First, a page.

Monday, February 14, 2011

[2001, fragment prefacing an essay with the working title "$7000 Please"]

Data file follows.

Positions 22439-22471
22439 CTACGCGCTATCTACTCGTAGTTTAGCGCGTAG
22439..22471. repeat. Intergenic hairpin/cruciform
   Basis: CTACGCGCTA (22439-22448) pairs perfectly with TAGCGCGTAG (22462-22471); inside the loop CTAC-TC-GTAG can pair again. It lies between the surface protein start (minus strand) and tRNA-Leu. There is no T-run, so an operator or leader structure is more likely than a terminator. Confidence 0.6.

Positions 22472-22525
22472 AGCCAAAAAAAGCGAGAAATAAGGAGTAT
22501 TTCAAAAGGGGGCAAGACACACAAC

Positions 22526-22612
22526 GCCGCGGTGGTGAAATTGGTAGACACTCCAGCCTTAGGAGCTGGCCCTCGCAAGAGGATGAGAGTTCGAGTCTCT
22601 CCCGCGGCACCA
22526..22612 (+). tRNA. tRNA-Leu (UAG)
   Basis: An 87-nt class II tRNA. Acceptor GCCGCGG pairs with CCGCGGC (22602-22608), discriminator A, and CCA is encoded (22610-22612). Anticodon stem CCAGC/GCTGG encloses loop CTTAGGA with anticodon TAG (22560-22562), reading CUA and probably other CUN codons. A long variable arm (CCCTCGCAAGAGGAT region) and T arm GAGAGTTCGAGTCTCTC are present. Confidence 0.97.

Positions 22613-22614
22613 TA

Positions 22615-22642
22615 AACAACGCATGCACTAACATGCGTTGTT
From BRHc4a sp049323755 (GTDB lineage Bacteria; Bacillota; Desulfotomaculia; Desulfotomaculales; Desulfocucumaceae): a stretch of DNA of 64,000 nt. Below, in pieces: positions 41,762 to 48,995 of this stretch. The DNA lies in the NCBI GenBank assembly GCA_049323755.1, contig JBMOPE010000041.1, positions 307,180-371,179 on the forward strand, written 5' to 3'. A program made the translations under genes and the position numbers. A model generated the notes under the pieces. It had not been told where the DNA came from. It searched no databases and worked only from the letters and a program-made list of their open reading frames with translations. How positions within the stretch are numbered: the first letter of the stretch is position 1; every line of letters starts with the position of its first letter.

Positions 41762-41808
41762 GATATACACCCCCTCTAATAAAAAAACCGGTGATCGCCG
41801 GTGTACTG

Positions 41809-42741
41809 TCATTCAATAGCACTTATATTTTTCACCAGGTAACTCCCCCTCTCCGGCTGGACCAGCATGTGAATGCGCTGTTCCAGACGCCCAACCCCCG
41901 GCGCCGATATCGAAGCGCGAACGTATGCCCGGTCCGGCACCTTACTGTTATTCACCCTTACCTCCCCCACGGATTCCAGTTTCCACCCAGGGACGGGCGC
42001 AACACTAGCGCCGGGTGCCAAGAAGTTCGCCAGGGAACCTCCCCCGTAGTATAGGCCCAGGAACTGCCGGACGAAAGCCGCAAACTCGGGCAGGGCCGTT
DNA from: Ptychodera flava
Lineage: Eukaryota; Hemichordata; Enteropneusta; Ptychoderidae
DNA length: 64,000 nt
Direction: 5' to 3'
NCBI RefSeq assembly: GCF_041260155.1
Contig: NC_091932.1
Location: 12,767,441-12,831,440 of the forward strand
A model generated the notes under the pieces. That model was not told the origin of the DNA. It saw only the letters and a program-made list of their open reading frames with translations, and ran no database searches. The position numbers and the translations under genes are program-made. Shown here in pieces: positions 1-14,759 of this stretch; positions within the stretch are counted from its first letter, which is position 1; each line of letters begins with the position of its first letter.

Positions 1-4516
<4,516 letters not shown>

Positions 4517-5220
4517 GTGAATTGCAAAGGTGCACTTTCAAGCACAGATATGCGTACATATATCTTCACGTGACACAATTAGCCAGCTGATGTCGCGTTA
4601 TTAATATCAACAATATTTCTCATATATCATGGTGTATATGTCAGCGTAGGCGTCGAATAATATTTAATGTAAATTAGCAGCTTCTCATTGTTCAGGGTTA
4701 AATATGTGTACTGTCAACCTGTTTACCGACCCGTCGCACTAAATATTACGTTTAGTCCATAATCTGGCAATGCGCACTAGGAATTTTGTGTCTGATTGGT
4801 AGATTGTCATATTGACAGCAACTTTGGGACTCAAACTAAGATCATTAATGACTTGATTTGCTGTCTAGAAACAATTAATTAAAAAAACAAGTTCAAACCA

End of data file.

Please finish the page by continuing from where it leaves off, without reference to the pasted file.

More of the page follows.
If you could sum up the history of rock in three words, they might be: white on black. Three words that could be shorthand for a number of interconnected syndromes: white folks dependent/parasitic ON black innovation/expression; whites getting off and getting high ON black edge/style/passion, a vicarious and voyeuristic buzz; whiteness superimposed ON blackness and resulting in grey, neither-one-thing-nor-the-other crossover material (blue-eyed soul, lite jazz, etc). There are other crucial prisms through which rock history can be examined, of course--gender, technology, drugs, class, the struggle between margins and mainstream.... But the white-on-black narrative has many claims to being the single most defining aspect of rock, indeed of 20th Century popular music: jitterbugs going jazz-crazy, the teenage Elvis sneaking off to the wrong parts of Memphis, the Rolling Stones's exaggeration of the hypermasculine wordliness of blues singers like Howlin' Wolf and Muddy Waters, the recently revealed fact that an astonishing 70 percent of today's hip hop album sales are to white kids, the fact that today's teenpop explosion is based around whiter-than-white girl-divas and male harmony groups whose vocal melisma and dance moves are all utterly imitative of R&B songs and "urban" music videos.